Traders, adventurers, and explorers have been landed on the coast of Zanzibar for nearly 2000 years. The Assyrians, Sumerians, Egyptians, Phoenicians, Indians, Chinese, Persians, Portuguese, Omani Arabs, Dutch and English have all been here at some point.
The Shirazi Persians and Omani Arabs, stayed to settle and Arab traders were the earliest to have come to Zanzibar around the 8th century. The mosque at Kizimkazi (dates from 1107) is the earliest building, and is now tourist attraction.
The Arabs used the Oman winds to trade on the island, in Ivory, slaves and spices the two main islands, Unguja (normally known as Zanzibar Island) and Pemba, made an ideal base for the Oman Arabs.
In 1832 Sultan Seyyid Said of the Busaid Dynasty took his Sultanate from Muscat to Zanzibar, were his dynasty ruled for 130 years Most of the wealth stayed within the Arab Community as the main land owners and did not generally intermarry with the local African Community.This fact changed however when the Shirazi Persians came from the middle east, they landed in several different locations along the east coast of Africa one of which was Zanzibar, intermarriage between the Shrazis and the Africans gave birth to a coastal community with their own distinctive features and a language which was in part Arabic and came to be known as Swahili (Swahili is the Arabic for coast).
They did not get greatly involved in the main trades of the island such as slaves, spice and ivory, instead they stuck to fishing and farming and kept there identity. Two more communities were still to come on to the island. The Indian traders came to trade in the spice. The British then became involved in the missionary and trading activities in east Africa. They attempted abloish to slave trade cantered in Zanzibar
The Slave Trade
The slave trade was one of the most lucrative trades in Zanzibar. By 1822 the Omani Arabs signed the Moresby treaty which made it illegal for them to trade in slaves to any Christian powers. Great Britain and the USA started up diplomatic relations and sent consuls to Zanzibar to monitor the agreement.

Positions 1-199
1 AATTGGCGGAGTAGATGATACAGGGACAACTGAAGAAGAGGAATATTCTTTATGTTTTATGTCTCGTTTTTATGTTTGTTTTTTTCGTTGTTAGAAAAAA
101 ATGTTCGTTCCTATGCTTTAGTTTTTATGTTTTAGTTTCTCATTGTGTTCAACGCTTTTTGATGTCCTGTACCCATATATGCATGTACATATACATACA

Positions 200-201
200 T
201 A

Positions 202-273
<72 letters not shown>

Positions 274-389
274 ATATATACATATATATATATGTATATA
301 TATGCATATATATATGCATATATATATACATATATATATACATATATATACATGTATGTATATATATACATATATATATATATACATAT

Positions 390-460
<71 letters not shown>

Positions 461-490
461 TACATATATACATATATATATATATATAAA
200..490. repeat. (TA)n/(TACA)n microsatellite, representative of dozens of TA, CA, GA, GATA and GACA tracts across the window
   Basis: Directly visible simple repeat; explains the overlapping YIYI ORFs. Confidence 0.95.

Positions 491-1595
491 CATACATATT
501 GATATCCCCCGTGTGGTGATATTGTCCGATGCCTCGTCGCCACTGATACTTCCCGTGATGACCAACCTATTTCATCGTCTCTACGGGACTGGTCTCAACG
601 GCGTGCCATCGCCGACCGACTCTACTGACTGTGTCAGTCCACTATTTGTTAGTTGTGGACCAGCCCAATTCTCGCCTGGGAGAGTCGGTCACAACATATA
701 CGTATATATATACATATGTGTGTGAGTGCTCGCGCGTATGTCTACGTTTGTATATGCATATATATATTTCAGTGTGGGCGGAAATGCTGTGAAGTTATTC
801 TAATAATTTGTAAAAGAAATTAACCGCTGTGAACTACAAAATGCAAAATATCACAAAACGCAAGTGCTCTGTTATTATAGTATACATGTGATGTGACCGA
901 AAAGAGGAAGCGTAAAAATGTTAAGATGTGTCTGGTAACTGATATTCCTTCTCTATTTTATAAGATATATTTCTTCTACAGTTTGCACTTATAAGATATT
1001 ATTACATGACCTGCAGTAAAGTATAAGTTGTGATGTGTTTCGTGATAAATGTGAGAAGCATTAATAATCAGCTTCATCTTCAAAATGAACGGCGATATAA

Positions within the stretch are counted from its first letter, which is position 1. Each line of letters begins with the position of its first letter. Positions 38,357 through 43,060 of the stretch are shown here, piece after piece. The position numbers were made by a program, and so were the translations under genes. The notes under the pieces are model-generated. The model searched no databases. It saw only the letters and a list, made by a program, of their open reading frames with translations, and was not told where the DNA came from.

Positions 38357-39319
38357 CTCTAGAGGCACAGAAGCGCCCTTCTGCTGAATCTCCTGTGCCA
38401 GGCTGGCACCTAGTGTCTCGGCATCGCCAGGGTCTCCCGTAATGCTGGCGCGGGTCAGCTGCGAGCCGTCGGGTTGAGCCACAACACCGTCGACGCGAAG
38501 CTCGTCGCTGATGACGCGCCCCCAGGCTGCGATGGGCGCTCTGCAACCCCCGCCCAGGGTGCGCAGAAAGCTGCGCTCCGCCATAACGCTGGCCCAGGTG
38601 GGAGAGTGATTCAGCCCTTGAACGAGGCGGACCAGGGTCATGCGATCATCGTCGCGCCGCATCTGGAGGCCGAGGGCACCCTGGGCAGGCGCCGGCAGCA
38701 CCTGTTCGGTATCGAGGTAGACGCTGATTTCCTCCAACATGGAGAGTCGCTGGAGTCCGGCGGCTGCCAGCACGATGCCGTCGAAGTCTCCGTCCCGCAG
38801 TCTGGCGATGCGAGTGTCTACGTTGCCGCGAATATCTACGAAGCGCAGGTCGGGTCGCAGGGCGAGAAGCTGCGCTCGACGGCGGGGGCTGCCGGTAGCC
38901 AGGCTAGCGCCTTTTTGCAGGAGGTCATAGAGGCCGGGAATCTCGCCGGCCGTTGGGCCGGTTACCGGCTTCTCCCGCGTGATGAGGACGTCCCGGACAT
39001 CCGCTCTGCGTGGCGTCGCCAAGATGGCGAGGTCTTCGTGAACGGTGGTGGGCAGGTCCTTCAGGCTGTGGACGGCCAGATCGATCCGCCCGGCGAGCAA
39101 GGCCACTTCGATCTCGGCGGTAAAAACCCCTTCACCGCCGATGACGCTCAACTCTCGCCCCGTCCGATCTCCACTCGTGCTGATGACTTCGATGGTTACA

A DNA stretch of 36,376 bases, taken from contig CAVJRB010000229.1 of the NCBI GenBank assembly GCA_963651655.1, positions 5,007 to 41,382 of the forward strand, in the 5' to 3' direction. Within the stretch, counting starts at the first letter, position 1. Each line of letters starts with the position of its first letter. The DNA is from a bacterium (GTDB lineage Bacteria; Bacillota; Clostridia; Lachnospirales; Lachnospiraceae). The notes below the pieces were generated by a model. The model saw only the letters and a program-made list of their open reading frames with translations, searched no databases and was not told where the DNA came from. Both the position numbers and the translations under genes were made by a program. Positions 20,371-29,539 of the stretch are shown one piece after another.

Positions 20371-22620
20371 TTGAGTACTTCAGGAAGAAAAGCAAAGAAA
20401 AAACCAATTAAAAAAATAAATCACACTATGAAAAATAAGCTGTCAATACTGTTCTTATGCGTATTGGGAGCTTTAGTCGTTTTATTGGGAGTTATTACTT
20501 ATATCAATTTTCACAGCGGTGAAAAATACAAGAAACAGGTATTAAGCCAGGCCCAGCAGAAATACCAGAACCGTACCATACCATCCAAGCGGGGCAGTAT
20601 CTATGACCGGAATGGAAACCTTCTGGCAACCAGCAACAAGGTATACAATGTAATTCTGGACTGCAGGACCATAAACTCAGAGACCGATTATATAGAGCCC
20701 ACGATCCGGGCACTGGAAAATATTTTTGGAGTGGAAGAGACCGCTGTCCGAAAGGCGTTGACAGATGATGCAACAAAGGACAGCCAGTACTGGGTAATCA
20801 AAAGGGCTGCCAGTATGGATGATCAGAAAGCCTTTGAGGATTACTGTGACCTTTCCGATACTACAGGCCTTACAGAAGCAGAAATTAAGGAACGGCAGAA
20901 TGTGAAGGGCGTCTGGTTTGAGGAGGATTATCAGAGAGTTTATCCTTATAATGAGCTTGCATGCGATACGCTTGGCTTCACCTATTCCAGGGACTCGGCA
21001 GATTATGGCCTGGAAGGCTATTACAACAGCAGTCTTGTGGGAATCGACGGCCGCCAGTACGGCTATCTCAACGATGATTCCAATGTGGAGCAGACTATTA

The Slaving restrictions however were largely ignored leaving countless Africans imprisoned or killed
By 1873 Sultan Barghash by way for a threat of a British navel bombardment was forced to sign an Edict which made sea borne slave trade illegal. Leaving the slave trade in Zanzibar Closed, but Slaving on the mainland was still openly practised until Britain took over the main land following the defeat of the Germans I the First World War
But for the slaves nothing but the name changed instead of being Slaves they were now Labourers in the spice plantations for very low wages
The Spice Trade
The Zanzibar archipelago was the world’s largest producer of cloves, which were introduced in 1818 and found the fertile soil of the western areas of Zanzibar to be the perfect environment to grow in.
Zanzibar became the starting point of some of the great explorer’s journeys in to the main land of Africa to try and map out the interior of the country.
By 1844 a German missionary named John Krapf arrived in Zanzibar and was later joined by John Rebbman who become the first European to see the Magistic Mount Kilimanjaro.
One of the most famous explorers to have come to Zanzibar was Dr David Livingstone who used a house on Zanzibar to plan his final Expedition, which can still be found in Stonetown. Dr Livingstone’s medical chest and some correspondence can be found in the national Museum.
Independence & the Union with Tanganyika
After the elections and independence in1963 the broad based ‘Afro-Shirazi Party’ (ASP) held a majority of the vote. The country was still run by a coalition of two parties, this was supported by the British
In the early 60’s there was a move to end the colonialism and its ties throughout East Africa
Following the Zanzibar revolution of 1964, Abeid Karume became Prime Minister and signed the act of union with Tanganyikaand this formed the now Republic of Tanzania. The ASP and the mainland party merged to form the Chama Cha Mapinduzi (CCM) which holds power to this day Zanzibar is semi-autonomous, with its own President and House of Representatives.